SWOT AnalysisInvesting in real estate has always been promoted to some degree over the years. Either you’re told that you need to buy now because housing prices are going up and you don’t want to miss out,

or the real estate market has taken a nose dive and it’s time to pick up properties while they’re on the cheap. So what do you listen to, buy on the way up or buy while real estate has hit rock bottom?

The fact is that real estate investing can be profitable in most any environment, properly practiced. Yet at the outset, it’s crucial to understand the difference between the terms “investing” and “speculating.” Speculation is a gamble, an educated risk. When speculating in real estate, you’re betting that home prices in general will continue to rise, and more specifically, the property you just bought increases in value so you can turn a profit.

That’s what happened in the mid-2000’s. Home prices began their upward climb and, fueled by easy money, property changed hands regularly, with each new buyer making a profit each time the home was sold. After all, banks were lending money to almost anyone under nearly every circumstance. But the music stopped, banks stopped lending, and the foreclosure wave began. At some point, the luck of pure speculation runs out.

Today, banks are sitting on an enormous amount of foreclosed properties, providing an opportunity for investors to buy a property for less than what it’s currently worth yet the foreclosure rates are slowing. Real estate values appear to have bottomed out, at least that’s the word from the highly regarded Case-Shiller report, and oh, mortgage interest rates are still at or near historic lows.

Low rates mean more consumers can qualify for financing, widening the potential pool of buyers for your property. In today’s environment, this is no speculation; it’s investing.  And whether it’s for long term hold or short term flip, as you read this there are opportunities in any given direction. So what’s best for you?

Long Term Hold

The historic combination of low real estate prices now on the rise and interest rates never before seen means it’s easier to cash flow on a rental property. Buy a home, finance it cheap and let your tenants pay your mortgage for you while you put in a little extra each month in your bank account.

For example, take the median sales price for a single family home in the greater Chicago area. In early 2012, the median sales price was $135,000. Recent figures show the median sales price for that same period is now $158,000, for an increase of just under 13 percent.

If interest rates for rental properties are around 3.75 percent on a 30 year fixed rate loan, the principal and interest payment is about $700 for a $150,000 mortgage. Throw in monthly property taxes and homeowner’s insurance and the total monthly payment adds up to around $970.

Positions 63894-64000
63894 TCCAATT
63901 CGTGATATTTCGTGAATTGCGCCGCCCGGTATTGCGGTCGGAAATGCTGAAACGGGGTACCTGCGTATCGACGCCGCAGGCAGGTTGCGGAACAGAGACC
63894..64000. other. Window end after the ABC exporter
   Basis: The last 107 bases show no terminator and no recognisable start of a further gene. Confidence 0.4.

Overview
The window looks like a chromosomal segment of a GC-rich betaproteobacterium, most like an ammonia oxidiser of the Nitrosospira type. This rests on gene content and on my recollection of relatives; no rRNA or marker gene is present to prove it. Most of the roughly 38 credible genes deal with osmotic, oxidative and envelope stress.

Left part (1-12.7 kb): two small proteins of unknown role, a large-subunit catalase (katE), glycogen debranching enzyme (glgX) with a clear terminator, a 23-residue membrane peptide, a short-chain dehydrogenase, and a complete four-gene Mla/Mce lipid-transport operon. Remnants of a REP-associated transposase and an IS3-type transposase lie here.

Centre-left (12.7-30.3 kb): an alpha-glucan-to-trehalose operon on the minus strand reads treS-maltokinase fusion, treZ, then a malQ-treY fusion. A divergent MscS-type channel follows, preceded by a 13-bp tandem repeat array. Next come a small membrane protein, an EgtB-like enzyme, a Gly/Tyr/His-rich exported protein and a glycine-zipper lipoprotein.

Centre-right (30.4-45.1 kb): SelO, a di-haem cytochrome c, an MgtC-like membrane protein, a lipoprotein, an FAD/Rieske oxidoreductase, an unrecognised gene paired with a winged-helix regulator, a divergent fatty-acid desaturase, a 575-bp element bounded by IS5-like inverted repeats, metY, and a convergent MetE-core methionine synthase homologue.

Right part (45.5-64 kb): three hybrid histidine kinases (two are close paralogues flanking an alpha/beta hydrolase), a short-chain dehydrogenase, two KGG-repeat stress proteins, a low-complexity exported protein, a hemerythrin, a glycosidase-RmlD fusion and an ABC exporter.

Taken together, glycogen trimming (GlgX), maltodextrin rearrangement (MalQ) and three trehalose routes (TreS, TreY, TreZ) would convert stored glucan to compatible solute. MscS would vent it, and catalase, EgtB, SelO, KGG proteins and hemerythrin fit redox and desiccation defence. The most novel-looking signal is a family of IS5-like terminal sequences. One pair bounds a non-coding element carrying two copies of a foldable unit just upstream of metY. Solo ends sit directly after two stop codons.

Now, what’s the average rent for a two bedroom apartment? As of March 2013, it’s $1,975. That’s not a misprint, and it’s not speculation, that’s investing.

Property Flipping

The concept of property flipping became featured in the last decade and popularized by a variety of cable television shows, seminars and books. 10 years ago, properties were bought and quickly sold in order to take advantage of rapid price appreciation.

Today, flipping is more studied, where undervalued or distressed real estate is bought at rock bottom prices, renovated and sold within a relatively short time frame, say four months or less. Again, this is an opportunity for significant investment returns but requires a bit more homework.

First, the prospective investment must be identified. Foreclosures can be found by visiting the county recorder’s office, homeowners who are fearful of losing their property begin receiving certified letters in the mail from their mortgage company warning them of a potential default. All public record.

Once a property is discovered, its current condition must be expertly evaluated to determine the cost of refurbishment as well as compare the home to recent sales in the area do establish a potential selling price.

Finally, the property must be marketed, a buyer found, then profits distributed. Finding profitable flips takes a bit more experience compared to buying and holding a single family home for long term appreciation.

Turning a successful flip means having a full time real estate agent, a licensed contractor, an attorney and a lender at the ready. And unless you’re someone who is good at all these four professions, you need additional help before you start depositing your sale proceeds.


In terms of financing, unless you have sufficient cash in the bank to cover your acquisitions along with any necessary repairs or upgrades that need to be made, you’ll need a loan. Both holds and flips have different requirements for financing which means you should have more than one source of funds.

Read the Fine PrintLong term holds mean you need the lowest fixed rate available anywhere. That means you need to find a solid, dependable mortgage company who will provide financing using today’s low mortgage rates. For long term holds, the lower the rate, the better.